A conversation with independent filmmakers Jules Bruff and Alethea Root on their narrative feature, “Part Time Fabulous”:
nthWORD: Your website mentions the World Health Organization’s projection of depression reaching second place in the ranking of “Global Burden of Disease/Leading Cause of Disability Worldwide” by 2020. One of the early taglines for the film was, “Exposing the truth about her dirty little secret.” Can you talk about this choice of language when referring to clinical depression?
JB: I can’t remember who came up with “dirty little secret,” me or Alethea, but it’s something that has been in the dark and people have been ashamed of having it, or of a family member having it.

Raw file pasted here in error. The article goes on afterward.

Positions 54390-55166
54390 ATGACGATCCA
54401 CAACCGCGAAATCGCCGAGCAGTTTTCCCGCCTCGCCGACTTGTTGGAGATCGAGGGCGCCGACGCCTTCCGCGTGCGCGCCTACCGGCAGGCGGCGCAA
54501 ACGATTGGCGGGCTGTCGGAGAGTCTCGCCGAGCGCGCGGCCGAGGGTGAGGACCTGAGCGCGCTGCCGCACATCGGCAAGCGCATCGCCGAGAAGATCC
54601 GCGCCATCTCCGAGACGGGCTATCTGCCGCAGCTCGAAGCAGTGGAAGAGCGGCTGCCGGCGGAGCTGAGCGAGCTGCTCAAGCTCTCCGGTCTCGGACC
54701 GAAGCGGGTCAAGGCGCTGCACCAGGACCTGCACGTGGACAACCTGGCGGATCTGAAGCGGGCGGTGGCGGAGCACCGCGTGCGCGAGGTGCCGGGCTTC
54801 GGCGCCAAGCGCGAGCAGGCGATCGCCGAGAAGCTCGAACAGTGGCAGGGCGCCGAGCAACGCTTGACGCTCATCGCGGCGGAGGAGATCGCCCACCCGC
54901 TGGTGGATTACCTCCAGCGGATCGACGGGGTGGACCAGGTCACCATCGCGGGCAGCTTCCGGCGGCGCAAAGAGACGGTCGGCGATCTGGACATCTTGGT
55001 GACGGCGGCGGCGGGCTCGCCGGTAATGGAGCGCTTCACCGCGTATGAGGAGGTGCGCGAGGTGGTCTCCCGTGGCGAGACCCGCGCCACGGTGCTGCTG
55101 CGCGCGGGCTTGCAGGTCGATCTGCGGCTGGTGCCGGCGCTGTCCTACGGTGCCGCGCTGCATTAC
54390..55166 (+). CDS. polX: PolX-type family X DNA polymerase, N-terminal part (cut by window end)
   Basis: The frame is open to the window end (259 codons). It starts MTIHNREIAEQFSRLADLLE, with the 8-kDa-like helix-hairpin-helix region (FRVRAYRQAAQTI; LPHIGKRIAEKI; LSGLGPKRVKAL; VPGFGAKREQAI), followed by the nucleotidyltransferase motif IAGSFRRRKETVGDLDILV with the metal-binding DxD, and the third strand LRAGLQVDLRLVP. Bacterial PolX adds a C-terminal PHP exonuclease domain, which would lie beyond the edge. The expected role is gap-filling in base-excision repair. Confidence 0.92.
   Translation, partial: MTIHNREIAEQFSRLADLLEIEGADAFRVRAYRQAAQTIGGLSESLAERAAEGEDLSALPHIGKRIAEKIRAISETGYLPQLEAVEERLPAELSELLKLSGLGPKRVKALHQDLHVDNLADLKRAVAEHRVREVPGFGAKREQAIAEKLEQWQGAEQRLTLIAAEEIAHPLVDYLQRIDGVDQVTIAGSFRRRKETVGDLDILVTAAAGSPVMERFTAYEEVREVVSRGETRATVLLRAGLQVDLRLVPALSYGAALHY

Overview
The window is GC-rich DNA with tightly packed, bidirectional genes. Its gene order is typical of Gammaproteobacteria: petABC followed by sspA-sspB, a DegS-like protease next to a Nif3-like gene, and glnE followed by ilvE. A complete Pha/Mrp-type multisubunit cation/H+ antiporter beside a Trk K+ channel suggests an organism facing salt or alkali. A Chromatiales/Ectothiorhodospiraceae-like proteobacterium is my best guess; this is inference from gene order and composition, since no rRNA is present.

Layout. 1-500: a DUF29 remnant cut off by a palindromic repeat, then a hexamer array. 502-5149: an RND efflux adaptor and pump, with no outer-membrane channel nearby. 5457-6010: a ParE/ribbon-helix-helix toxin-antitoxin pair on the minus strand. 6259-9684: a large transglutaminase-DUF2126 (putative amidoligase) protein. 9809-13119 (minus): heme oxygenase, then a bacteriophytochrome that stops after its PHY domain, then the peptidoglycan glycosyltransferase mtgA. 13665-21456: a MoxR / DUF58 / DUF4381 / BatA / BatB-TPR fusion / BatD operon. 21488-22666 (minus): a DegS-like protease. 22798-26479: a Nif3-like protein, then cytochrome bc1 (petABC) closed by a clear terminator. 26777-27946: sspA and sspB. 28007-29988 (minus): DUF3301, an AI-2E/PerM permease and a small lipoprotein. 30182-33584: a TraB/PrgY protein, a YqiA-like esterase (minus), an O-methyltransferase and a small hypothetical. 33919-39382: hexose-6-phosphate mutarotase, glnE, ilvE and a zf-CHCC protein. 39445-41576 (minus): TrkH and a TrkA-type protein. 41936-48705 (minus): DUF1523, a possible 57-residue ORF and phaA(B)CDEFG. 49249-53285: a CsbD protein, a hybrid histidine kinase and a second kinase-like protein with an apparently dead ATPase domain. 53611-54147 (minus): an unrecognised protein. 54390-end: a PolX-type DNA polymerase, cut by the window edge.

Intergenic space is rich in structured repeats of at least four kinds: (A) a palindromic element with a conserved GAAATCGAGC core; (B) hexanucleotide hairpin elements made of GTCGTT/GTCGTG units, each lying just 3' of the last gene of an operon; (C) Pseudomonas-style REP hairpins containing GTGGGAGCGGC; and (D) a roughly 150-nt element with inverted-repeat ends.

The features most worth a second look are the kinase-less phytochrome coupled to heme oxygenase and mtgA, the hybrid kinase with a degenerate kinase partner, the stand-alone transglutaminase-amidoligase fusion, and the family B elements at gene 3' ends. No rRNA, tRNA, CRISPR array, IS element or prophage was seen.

AR: We actually toiled with “the dirty little secret” because our whole point of making this film was to take away that it’s dirty, or to take away that it’s a secret, but that is what we were coming up against: that nobody wants to talk about depression, so it is a dirty little secret. Our hope is to change that perception and start a conversation where people can talk about it and not be afraid or ashamed.
nthWORD: How did words like disease and disability impact your making of the film? This secret implies shame, it implies guilt, it implies stigma. Can you talk about that?
JB: There’s so much stigma around clinical depression—and mental illness in general—but our focus is clinical depression, and it seems like people who have it are embarrassed that they have it, and they don’t feel comfortable saying that it’s a disease and a disability. I think a lot of people who have it think it’s their fault.
(Note: nthWord is no longer published.)